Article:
Additionally, the kind of access to approved marketing materials a lender provides to its loan originators can be indicative as well. If a lender has made a significant investment in line-of-business technology but has to ship hard copies of marketing materials to its loan originators, there is something amiss. That kind of disconnect speaks to larger gaps in the lender’s overall operations and undermines confidence in the lender’s ability to adequately support growth as a whole.
Again, cohesion in a lender’s technology strategy, even in non-line-of-business areas, is a key indicator of the lender’s overall approach to it business. Lenders that ensure their loan originators are given every tool possible to succeed are going to be far more likely to nurture and support leadership growth within the organization. Loan originators should consider the following in regards to a lender’s ancillary technology efforts:
►Does the lender support digital marketing alongside more traditional methods?
►What kind of access does the lender provide to its approved marketing materials?
►Does the lender incorporate technology into its approved marketing messages?
As the opening quote from Warren Bennis illustrates, there is a direct correlation between leadership and vision. Visionary organizations are far more likely to support the professional development and growth of employees.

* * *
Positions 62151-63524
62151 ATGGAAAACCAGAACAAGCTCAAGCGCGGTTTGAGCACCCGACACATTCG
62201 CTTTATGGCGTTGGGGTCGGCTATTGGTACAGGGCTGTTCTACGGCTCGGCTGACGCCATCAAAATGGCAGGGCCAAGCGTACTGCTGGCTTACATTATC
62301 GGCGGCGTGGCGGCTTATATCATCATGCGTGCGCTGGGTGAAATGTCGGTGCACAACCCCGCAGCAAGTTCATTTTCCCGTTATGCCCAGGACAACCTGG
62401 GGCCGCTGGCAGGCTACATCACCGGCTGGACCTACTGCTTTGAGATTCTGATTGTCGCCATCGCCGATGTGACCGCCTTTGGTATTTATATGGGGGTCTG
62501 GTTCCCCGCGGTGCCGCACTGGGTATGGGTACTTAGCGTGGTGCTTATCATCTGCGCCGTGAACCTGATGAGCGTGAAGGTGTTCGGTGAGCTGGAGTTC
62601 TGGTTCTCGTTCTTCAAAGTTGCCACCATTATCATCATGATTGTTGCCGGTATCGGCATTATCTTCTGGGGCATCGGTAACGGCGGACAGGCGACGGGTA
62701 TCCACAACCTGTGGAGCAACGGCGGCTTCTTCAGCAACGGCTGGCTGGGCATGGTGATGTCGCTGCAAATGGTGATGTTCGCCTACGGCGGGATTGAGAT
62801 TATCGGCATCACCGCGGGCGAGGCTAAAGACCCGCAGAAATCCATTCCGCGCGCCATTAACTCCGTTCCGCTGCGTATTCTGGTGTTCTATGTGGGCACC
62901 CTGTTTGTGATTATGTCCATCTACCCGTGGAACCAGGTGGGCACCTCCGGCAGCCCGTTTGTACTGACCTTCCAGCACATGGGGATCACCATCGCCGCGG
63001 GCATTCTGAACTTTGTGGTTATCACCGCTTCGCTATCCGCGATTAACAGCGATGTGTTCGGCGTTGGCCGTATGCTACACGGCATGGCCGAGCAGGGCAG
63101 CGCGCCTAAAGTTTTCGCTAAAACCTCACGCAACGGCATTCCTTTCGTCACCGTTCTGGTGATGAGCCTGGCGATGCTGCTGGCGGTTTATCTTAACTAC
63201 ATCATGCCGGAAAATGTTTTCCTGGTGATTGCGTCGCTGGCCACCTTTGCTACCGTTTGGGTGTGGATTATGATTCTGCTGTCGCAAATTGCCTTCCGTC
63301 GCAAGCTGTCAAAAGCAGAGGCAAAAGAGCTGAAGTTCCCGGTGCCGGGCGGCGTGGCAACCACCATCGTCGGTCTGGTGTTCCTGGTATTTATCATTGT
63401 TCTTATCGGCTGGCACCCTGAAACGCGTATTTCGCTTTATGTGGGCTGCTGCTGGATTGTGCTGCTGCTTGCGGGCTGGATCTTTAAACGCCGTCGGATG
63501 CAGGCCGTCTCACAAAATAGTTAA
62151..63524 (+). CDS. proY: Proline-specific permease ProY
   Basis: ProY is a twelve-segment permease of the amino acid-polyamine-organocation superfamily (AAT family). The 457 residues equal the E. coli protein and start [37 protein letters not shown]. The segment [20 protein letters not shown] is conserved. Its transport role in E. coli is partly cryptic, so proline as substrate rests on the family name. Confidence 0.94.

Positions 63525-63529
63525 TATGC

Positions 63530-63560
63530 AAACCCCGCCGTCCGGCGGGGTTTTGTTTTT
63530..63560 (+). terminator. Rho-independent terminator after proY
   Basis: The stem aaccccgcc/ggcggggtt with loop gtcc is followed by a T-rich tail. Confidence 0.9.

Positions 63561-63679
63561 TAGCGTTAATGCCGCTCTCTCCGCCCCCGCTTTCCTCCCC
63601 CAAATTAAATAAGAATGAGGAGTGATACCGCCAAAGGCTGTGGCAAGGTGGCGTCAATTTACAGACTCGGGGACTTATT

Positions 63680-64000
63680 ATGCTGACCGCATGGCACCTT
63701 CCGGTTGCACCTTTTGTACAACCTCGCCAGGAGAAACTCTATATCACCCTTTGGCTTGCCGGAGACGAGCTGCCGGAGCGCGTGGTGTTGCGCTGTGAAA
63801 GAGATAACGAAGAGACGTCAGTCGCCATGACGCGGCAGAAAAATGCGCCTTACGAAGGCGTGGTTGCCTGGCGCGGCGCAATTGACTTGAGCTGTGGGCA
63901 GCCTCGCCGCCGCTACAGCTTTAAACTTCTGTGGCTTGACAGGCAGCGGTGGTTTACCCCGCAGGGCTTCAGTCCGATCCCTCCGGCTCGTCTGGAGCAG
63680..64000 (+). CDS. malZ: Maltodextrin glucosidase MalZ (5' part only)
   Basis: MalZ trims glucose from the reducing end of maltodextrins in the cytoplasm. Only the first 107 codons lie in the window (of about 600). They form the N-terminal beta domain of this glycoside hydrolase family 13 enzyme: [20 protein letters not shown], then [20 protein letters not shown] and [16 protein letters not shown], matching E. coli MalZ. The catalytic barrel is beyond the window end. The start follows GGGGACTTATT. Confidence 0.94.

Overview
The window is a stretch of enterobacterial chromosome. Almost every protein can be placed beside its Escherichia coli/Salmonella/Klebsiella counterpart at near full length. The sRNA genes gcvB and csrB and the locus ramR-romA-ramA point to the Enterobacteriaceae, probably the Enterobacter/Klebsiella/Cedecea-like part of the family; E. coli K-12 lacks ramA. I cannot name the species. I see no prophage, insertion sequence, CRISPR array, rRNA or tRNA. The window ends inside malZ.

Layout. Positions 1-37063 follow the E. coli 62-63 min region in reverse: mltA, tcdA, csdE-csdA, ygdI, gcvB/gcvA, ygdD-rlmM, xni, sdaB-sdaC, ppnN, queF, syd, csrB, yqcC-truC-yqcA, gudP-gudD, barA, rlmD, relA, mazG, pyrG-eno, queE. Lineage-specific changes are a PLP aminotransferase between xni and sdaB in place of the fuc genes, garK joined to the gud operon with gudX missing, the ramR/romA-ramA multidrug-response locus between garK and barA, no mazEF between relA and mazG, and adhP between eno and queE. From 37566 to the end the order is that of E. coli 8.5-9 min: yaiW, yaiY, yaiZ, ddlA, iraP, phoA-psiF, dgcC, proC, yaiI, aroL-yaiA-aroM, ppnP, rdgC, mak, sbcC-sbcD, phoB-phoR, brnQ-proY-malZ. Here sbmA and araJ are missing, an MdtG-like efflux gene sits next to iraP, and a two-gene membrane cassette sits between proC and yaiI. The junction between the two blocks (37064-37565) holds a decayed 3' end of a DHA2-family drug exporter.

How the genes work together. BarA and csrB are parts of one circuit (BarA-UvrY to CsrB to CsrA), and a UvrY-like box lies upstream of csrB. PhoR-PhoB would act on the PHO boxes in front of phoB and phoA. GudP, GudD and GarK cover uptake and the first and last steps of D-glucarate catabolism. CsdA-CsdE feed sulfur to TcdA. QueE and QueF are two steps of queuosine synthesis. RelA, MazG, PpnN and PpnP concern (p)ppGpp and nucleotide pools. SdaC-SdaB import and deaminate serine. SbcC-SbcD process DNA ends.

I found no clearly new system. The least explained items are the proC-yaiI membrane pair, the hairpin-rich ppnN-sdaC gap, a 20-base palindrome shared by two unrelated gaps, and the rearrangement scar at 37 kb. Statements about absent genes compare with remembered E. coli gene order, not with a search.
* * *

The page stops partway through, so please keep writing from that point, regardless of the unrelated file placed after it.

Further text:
The mortgage industry’s future is one that incorporates e-Signature, e-Closing, e-Note and e-Vault technology to transform the mortgage origination process, and the forward-thinking mortgage lender has not only accepted this change in direction, but embraced it. Thus, for loan originators seeking to develop within their profession and grow into leadership roles, they must consider their current organization’s attitude towards technology and align themselves with a lender that prepared for the future.
This article originally appeared in the April 2016 print edition of National Mortgage Professional Magazine.